Kali’s relationship with her best friend Jaya is loving and BEAUTIFUL. I feel like there are too few strong female friendships in YA fantasy. The only other author I’ve seen depict a friendship between women this well is Susan Dennard in Truthwitch. Female characters in fantasy are far too often depicted as loners or as having mainly male counterparts, which contributes to a sort of stereotype that strong women can’t have loving friendships with other women, which is not the case in life and shouldn’t be the default in fiction.
All the women in this story are captivating. It’s so fascinating to watch Kali build relationships with the other wives and courtesans. They’re fierce, they’re warriors, they’re loving, they’re complex, and they’re absolutely inspirational. Emily explores the true meaning of sisterhood in this book in way that I’ve never seen done on such a large scale before, and she does it expertly.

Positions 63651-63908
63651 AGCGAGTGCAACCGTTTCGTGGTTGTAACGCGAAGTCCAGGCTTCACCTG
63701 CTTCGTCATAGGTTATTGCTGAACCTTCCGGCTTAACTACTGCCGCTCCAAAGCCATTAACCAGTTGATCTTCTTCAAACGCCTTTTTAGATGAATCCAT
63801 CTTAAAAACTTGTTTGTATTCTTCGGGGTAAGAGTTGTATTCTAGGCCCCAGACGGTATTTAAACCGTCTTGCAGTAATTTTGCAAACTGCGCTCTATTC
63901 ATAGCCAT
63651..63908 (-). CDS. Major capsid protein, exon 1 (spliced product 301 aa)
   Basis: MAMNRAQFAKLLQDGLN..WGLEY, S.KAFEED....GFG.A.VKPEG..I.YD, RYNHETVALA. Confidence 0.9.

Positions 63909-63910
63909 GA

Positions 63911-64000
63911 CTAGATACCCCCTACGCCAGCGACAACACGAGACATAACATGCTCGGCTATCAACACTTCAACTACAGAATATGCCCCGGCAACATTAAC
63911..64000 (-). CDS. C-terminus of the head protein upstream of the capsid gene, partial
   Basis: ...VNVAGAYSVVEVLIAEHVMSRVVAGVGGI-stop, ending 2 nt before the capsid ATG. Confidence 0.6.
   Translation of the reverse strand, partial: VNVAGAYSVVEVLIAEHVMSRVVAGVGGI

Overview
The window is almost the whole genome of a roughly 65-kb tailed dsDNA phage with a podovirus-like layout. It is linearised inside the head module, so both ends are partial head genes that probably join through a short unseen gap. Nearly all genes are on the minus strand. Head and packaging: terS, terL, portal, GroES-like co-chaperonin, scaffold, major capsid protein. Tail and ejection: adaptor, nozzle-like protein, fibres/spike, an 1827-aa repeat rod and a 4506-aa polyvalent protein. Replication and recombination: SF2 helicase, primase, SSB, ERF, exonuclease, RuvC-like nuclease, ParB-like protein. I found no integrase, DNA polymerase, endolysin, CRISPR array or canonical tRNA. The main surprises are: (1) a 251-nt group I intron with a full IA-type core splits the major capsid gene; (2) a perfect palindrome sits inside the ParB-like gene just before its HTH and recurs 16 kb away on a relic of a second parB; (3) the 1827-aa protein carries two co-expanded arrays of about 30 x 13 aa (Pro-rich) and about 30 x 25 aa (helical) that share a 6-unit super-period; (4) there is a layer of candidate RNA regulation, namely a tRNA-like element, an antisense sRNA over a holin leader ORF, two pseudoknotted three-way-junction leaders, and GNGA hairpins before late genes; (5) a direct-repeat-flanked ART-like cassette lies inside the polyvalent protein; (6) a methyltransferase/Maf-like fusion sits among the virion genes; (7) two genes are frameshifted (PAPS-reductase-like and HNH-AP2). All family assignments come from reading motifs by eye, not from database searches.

There are also some GREAT male characters in this story as well. Captain Deven Naik is the super swoony love interest that you’ve been dreaming of, and while I found Rajah Tarek terrible and vile, he has a backstory that transforms him into the type of villain you’ll just love to hate.
The magic system is also very well-developed with clear rules, so it maintains absolute believability throughout. I feel like we just got to brush the surface of the magic in this book, and I’m so excited to see more of it in book two.
Clearly, I LOVED this book. I cannot recommend it highly enough! It is set to hit the shelves on June 1, 2017, so mark those TBR lists. And the sequel, The Fire Queen, already has a tentative release date of September 26, 2017, so thankfully we won’t have long to wait between books in what is sure to be a treasure of a series.
Emily R. King is a reader of everything and a writer of fantasy. Born in Canada and raised in the USA, she has perfected the use of “eh” and “y’all” and uses both interchangeably. Shark advocate, consumer of gummy bears, and islander at heart, Emily’s greatest interests are her four children. She’s a member of the Society of Children’s Book Writers and Illustrators and an active participant in her local writers’ community. She lives in Northern Utah with her family and their cantankerous cat.
Are you guys excited for The Hundredth Queen to come out? What are some of your favorite 2017 debut novels so far?